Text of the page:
The Comparative Effect of Occupational and Musical Enrichment on Fecal Glucocorticoid Metabolite Levels in a Captive Colony of Stumptail Macaques (Macaca arctoides)

Publication Type:
Journal Article
Year of Publication:
Lilian Mayagoitia-Novales, Ana Lilia Cerda-Molina, María Andrea Martín-Guerrero, Emmanuel Muñoz-Zamudio, Gema R. Estudillo-Mendoza, Javier I. Borráz-León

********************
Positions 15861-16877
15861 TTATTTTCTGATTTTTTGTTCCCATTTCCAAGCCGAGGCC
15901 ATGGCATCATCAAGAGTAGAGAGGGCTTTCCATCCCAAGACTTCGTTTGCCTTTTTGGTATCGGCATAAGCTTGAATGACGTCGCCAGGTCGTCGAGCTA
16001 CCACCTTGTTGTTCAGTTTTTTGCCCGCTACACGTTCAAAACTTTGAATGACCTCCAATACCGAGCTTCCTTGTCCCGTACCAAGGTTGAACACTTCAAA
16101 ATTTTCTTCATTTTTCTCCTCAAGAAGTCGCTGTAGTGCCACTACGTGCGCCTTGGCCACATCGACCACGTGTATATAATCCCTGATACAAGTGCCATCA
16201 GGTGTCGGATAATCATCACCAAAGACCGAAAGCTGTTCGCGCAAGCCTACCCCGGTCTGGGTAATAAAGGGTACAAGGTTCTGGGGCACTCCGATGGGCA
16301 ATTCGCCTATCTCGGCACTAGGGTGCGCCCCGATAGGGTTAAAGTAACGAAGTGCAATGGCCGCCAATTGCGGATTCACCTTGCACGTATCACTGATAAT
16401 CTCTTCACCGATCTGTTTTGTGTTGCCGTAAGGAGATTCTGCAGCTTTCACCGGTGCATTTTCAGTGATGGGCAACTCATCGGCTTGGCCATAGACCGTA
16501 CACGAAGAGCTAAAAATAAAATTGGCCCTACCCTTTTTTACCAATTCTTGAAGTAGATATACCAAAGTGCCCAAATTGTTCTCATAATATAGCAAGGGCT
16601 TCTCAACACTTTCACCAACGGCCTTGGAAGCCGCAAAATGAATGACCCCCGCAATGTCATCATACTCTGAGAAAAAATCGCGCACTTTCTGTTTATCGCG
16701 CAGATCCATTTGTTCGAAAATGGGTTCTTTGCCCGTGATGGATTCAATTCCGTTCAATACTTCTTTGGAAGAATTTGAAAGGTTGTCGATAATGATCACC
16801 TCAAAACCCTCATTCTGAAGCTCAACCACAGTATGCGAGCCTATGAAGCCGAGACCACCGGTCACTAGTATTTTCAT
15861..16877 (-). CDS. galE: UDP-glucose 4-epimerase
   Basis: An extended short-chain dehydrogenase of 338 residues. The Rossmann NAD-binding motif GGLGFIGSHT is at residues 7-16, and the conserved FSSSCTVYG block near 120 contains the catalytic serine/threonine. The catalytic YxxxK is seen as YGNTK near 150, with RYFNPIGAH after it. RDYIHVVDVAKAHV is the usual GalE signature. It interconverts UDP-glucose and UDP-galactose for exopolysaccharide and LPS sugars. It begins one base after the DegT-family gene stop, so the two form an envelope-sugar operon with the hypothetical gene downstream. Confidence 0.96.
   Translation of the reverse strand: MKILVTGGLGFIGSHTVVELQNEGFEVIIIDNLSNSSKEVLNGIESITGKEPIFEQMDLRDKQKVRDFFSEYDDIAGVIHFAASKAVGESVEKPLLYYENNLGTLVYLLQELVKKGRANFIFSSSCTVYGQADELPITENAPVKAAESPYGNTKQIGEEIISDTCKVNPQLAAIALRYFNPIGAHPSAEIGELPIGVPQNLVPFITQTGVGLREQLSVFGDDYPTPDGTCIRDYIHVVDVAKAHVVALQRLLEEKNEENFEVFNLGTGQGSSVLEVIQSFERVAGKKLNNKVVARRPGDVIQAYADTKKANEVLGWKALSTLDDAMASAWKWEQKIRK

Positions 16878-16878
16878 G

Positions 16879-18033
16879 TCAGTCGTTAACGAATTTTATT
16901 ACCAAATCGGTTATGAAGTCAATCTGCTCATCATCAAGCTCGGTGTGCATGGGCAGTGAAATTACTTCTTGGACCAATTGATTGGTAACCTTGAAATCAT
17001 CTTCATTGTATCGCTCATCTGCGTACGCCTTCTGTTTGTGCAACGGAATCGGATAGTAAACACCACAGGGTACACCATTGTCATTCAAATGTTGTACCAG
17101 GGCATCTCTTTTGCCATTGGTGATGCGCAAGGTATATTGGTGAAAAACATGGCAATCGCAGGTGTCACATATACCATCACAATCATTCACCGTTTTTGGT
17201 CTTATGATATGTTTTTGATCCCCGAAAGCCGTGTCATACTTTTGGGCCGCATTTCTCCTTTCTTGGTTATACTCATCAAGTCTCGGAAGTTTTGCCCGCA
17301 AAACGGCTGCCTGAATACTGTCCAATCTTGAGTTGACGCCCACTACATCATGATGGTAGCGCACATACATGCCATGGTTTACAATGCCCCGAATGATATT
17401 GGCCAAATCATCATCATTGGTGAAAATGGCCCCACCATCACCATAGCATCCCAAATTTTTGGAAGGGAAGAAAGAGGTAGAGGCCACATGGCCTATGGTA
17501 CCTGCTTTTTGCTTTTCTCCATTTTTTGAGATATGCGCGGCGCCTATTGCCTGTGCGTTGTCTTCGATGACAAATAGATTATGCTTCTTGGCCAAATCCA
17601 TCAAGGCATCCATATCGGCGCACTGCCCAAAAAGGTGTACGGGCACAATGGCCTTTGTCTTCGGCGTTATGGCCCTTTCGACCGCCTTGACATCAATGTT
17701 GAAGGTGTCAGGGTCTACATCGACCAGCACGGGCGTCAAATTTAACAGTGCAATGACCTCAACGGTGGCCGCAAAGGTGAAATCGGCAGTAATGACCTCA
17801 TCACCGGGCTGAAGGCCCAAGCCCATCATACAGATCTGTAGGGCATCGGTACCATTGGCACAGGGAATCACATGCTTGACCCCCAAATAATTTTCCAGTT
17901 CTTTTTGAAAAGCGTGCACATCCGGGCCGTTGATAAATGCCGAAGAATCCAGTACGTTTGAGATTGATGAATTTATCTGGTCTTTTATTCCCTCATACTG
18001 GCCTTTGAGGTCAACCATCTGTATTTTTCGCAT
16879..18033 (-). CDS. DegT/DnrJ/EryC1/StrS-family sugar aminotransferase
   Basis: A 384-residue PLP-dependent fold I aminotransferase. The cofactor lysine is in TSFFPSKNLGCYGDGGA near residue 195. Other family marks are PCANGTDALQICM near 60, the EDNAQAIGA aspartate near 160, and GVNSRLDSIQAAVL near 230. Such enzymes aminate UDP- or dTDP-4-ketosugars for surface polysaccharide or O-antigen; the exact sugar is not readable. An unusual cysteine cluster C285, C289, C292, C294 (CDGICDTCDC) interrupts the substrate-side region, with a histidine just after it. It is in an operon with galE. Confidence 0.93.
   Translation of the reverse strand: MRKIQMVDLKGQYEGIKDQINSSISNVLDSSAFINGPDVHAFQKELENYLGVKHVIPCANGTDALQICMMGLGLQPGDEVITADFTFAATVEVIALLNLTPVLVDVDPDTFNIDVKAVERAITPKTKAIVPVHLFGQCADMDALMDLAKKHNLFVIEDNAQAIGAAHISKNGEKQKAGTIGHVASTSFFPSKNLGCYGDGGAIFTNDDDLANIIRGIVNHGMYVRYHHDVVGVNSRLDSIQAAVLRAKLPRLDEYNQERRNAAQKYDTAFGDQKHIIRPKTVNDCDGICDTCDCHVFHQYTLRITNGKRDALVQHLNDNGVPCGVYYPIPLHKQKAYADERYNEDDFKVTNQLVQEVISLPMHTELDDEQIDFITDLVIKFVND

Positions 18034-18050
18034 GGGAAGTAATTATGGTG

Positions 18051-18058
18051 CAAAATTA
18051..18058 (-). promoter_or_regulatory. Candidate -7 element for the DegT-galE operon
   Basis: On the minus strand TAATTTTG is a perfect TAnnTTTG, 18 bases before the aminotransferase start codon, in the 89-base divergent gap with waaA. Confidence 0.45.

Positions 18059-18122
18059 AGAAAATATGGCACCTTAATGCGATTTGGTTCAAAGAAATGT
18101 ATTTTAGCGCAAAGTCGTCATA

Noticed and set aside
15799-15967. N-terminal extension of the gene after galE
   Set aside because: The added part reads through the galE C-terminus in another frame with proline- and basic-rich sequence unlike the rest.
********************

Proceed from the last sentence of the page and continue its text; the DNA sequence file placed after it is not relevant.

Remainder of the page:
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Environmental enrichment improves captive animal welfare by reducing stress-related behaviors. Previous studies in a captive colony of stumptail macaques (Macaca arctoides) reported a reduction of aggression, coprophilia, and stereotypic behaviors after an occupational enrichment program; however, the effect on stress hormones such as glucocorticoids has not been investigated yet. The goal of this study was to compare the effect of sex, age, and social rank on changes in fecal glucocorticoid metabolites (fGCM) after applying two kinds of enrichments (occupational vs. musical) in a captive colony of stumptail macaques. We collected 234 fecal samples from 25 stumptail macaques under the following conditions: (1) basal (no enrichment), (2) three weeks of occupational enrichment, and (3) three weeks of relaxing/classical music. The Generalized Estimated Equation Model showed an increase in fGCM levels after the occupational enrichment only in adult subjects (p = 0.003 compared to basal). The fGCM levels reached by the adults after the occupational enrichment was higher than that of juveniles (p = 0.002) and subadults (p = 0.02). Occupational and musical enrichment decreased fGCM levels only in middle-ranking individuals (p < 0.001 and p = 0.013, respectively). No sex differences were found. In conclusion, there were age and rank differences in individuals’ physiological reactivity to the effects of environmental enrichment which need to be considered when planning enrichment programs.


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